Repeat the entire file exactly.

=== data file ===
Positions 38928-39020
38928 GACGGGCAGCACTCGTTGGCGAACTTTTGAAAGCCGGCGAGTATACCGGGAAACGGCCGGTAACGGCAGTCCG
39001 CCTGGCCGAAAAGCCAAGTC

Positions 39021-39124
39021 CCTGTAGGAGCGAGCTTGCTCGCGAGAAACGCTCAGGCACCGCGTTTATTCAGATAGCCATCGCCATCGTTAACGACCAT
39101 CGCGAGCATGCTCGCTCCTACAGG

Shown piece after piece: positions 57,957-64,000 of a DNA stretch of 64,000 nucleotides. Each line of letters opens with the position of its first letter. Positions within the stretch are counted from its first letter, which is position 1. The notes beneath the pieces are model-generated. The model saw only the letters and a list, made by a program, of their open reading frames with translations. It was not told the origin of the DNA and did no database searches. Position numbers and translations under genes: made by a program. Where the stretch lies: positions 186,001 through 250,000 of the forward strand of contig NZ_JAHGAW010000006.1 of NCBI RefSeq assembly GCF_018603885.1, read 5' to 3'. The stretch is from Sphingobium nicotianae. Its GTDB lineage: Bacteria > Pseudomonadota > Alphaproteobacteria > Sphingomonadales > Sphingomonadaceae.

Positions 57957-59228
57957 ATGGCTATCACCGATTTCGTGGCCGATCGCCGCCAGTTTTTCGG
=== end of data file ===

Positions 38928-39020
38928 GACGGGCAGCACTCGTTGGCGAACTTTTGAAAGCCGGCGAGTATACCGGGAAACGGCCGGTAACGGCAGTCCG
39001 CCTGGCCGAAAAGCCAAGTC

Positions 39021-39124
39021 CCTGTAGGAGCGAGCTTGCTCGCGAGAAACGCTCAGGCACCGCGTTTATTCAGATAGCCATCGCCATCGTTAACGACCAT
39101 CGCGAGCATGCTCGCTCCTACAGG

Shown piece after piece: positions 57,957-64,000 of a DNA stretch of 64,000 nucleotides. Each line of letters opens with the position of its first letter. Positions within the stretch are counted from its first letter, which is position 1. The notes beneath the pieces are model-generated. The model saw only the letters and a list, made by a program, of their open reading frames with translations. It was not told the origin of the DNA and did no database searches. Position numbers and translations under genes: made by a program. Where the stretch lies: positions 186,001 through 250,000 of the forward strand of contig NZ_JAHGAW010000006.1 of NCBI RefSeq assembly GCF_018603885.1, read 5' to 3'. The stretch is from Sphingobium nicotianae. Its GTDB lineage: Bacteria > Pseudomonadota > Alphaproteobacteria > Sphingomonadales > Sphingomonadaceae.

Positions 57957-59228
57957 ATGGCTATCACCGATTTCGTGGCCGATCGCCGCCAGTTTTTCGG